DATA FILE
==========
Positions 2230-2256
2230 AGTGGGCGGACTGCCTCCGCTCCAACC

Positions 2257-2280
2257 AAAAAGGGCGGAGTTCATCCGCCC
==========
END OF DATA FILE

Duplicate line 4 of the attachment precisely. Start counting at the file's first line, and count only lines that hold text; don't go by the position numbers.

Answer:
2257 AAAAAGGGCGGAGTTCATCCGCCC